Maybe the fanboys aren’t the only ones trying to sell controversy?

  15. Much ado about nothing. As is normally the case in the world of comics.

    Someone got screwed over in the business world? Happens every day. Big deal. Who cares? Yawn.

    Someone getting screwed over in the comics world? BIG deal!!! Call out the dogs! Make a website that “outs” the robert granitos of the world! We’re not going to take this lying down! But ultimately, yawn.

    Eventually the truth about the creators will be told in a mainstream way. (Its amazing to me that a behind the scenes movie hasn’t been made yet. Something like Kavalier and Clay might have done a good job of showing the origin story of “the golden age.”) But until then, consider yourselves on the inside looking out. Which is worthless. And priceless.

  16. Ben Rush says:

    Any movie about the truth about Marvel would so be censored/sued out of existance before it even got a showing by the same people who have the most to lose Disney. And we know how the courts treat people against the mighty mouse

  17. B. Clay Moore says:

    Well, it’s not like Stan didn’t play a huge part in turning Kirby into JACK KIRBY. He is the one who tagged him the “King of Comics,” and promoted him relentlessly during the sixties.

    Lee was always more about the corporation, sure. But people tend to overlook how much he did to build the Kirby brand into what it was.

  18. Joseph says:

    Agree with David above. Stan doesn’t need a pass on this one, and I thought his answer was fine. Also, as has been mentioned elsewhere, Kirby didn’t even have a hand in the creation of two of the five main characters in the film. I expect the “reporter” heard something somewhere about Kirby getting screwed by Marvel and decided to ambush an 89 year old man with a question that has already been asked and answered too many times to count.

  19. “UPDATED: It is now emerging that Kirby’s name DOES appear in THE AVENGERS, at the end in tiny type, as it did in Cap, as verified by those who saw the film:”

    Oh, good–I could have sworn I saw that, and was confused by the mad outrage. “Tiny type,” by the way, is the exact same size as so many other people got in the titles.

    Anyway, honestly, I see nothing wrong with Stan’s answer here. He was asked a surprise question in an unrelated interview about something which he has no control over and very little to do with. (As in, aside from filming his cameo, was he in any way involved in the movie?)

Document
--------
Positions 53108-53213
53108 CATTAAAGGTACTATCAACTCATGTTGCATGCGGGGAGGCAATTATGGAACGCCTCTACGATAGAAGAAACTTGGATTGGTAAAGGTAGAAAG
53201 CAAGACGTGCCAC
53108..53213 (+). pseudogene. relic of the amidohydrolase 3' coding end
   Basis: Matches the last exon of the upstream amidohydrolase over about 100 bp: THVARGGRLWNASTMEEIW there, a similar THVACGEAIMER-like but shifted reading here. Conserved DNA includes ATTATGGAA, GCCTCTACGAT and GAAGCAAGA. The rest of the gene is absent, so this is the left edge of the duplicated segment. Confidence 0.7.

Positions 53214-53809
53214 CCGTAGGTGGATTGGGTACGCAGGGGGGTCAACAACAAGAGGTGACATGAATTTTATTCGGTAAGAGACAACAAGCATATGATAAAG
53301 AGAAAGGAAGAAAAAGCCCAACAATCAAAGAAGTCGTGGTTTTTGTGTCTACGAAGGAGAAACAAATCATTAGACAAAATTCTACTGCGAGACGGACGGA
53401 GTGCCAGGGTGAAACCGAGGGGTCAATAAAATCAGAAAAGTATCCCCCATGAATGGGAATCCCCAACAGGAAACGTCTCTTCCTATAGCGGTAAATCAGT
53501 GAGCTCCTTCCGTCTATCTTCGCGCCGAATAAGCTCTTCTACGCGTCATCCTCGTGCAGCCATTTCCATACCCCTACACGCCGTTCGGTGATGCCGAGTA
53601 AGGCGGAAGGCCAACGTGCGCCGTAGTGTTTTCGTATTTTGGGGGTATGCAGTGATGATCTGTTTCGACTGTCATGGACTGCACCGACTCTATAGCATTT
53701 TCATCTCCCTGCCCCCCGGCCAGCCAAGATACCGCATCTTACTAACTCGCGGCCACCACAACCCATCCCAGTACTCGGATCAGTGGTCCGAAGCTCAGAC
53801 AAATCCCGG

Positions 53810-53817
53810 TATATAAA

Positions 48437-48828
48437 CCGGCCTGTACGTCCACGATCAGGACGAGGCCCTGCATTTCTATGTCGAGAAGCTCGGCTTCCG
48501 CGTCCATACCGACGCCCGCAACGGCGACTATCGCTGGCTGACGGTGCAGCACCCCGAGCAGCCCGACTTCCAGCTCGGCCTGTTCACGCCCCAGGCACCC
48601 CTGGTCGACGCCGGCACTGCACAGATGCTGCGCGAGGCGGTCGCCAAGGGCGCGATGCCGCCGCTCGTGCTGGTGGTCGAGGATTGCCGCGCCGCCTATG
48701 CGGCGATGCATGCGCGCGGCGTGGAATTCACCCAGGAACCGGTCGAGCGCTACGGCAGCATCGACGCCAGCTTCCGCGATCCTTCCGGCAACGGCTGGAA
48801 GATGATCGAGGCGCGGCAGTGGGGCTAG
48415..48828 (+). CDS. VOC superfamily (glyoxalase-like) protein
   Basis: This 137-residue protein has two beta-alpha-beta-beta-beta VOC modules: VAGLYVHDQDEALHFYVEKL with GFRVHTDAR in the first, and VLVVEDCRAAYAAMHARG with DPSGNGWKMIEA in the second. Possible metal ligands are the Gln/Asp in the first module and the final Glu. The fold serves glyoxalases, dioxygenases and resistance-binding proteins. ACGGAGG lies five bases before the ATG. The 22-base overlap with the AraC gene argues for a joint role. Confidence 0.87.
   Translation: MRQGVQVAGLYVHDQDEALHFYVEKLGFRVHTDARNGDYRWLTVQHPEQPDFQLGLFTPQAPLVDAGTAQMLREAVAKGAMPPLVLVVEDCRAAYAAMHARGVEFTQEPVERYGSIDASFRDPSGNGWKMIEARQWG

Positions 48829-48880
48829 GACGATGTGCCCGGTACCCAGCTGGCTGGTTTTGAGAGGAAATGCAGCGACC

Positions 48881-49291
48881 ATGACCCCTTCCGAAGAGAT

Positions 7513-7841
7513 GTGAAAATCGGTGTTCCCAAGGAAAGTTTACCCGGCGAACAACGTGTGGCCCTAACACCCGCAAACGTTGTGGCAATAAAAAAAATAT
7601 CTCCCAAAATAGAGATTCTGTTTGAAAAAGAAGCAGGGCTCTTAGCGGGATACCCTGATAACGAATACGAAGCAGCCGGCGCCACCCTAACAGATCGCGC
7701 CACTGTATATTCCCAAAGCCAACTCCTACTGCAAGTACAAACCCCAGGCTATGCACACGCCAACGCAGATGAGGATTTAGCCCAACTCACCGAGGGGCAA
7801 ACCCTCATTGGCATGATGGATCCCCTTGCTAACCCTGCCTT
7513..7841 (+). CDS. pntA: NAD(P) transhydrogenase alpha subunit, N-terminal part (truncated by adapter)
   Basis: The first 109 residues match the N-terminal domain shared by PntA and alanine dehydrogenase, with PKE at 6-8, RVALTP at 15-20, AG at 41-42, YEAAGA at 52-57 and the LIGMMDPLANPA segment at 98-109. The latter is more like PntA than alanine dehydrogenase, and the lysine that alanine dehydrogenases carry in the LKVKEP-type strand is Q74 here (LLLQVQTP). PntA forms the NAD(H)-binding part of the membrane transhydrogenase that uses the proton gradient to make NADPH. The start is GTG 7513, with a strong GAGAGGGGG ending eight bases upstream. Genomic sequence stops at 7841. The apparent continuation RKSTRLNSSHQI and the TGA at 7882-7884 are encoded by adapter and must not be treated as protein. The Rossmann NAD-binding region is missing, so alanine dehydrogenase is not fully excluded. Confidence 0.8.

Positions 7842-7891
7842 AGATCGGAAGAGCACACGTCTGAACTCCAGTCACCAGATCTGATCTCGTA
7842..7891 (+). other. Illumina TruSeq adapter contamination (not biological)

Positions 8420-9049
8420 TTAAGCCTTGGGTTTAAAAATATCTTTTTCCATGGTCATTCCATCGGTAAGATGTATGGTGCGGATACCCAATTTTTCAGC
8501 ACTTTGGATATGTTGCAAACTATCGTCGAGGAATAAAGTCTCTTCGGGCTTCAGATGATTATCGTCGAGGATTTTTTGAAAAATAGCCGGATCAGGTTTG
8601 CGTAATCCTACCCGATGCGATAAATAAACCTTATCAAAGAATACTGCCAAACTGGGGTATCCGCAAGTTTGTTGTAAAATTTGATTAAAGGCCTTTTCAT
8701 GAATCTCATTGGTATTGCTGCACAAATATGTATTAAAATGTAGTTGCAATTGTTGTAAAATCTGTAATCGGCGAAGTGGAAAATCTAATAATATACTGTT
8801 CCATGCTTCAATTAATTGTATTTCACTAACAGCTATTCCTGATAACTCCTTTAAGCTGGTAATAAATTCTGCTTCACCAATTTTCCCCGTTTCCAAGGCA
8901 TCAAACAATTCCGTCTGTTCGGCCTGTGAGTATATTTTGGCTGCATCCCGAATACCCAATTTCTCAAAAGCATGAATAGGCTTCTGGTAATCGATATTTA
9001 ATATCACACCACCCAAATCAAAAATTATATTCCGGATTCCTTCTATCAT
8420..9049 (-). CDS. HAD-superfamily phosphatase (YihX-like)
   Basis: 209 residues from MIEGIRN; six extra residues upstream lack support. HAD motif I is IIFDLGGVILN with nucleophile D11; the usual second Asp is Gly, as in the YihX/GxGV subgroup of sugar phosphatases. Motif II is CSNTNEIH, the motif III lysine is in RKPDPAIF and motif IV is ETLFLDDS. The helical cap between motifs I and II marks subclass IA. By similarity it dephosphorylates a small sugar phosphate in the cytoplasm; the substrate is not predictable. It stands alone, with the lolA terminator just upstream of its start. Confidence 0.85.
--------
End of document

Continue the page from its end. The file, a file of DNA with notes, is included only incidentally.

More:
The creators credited in Captain America: Brubaker and Epting were a major influence on the film, and Quesada and Bendis have been actively working on the development of many of the films.

  20. patrick ford says:

    Kirby is NEVER listed as a creator of characters by Lee or Marvel (Disney0. When he is credited he’s credited as a creator of comic books. The latest issue of The X-Men was created by the people who worked on it.
    What you will see is something like “Based on the X-Men comic books created by Stan Lee and Jack Kirby. Also Marvel and Lee describe Kirby as a co-creator for his role as a penciler. In Lee’s and Marvel’s universe Kirby created pencil drawings.

  21. patrick ford says:

    I completely agree Lee relentlessly promoted the idea Jack Kirby was a penciler. Lee did such an extraordinarily good job of demeaning Kirby as a creator, that most people are convinced if it weren’t for Stan Lee Kirby would be unknown today. Kind of like how Carl Barks is unknown because he never worked for Lee. Other creators who are unknown because they didn’t work for Lee would include Joe Kubert, Alex Toth, John Stanley, Frank Frazetta.

  22. Christian says:

    Reminiscent of ‘The Man’s’ comments in the “Search for Steve Ditko” documentary with Ross and Gaiman.

    Another lesson for creators: Don’t Die first.

  23. b.t.t.c. says:

    I don’t find Stan’s comments that horrible at all. Everything in this article had me waiting for the other shoe to drop, for Stan to say something like “Kirby didn’t create them” or “I deserve credit and Jack doesn’t.” But Stan didn’t say anything wrong.

    The “In what way would [Jack Kirby’s] name appear” headline is kind of misleading. It’s obvious from the context that Stan was thinking in terms of “Executive Producer” credits — y’know, REAL positions on the ACTUAL project in question, as opposed to “created by” fine print.

    Disclaimers: I’m not even going to see this movie. I am not a defender of Marvel. I think Kirby was easily more creative than Stan.

    But the parade of spin-heavy hit-pieces on Stan got tired sometime around 2002. Stan is co-creator. He never claimed otherwise. He’s still not claiming otherwise. But it seems like there’s this mass hysteria out there that seeks to shortchange/villify Stan at every opportunity. Whatever his age, whatever his degree of involvement as “Executive Producer”, he doesn’t have control over the credits.

    The bottom line is that the interviewer made an ass out of himself for suggesting that Kirby’s name WASN’T listed in the credits, when evidently it IS. So how can Stan be blamed for answering a question based on misinformation?

  24. I see nothing wrong with what Stan said here. He has no control over it, I don’t get this newest “outrage”.

  25. ron thibodeau says:

    count me in as one asking what the outrage is. From what he said in the interview, he was supposed to be being interviewed in regards to a documentary, and was under the impression that the questions would be about that.

    When he was asked why jack kirby wasn’t in the credits (it turns out it was), what did you expect him to say?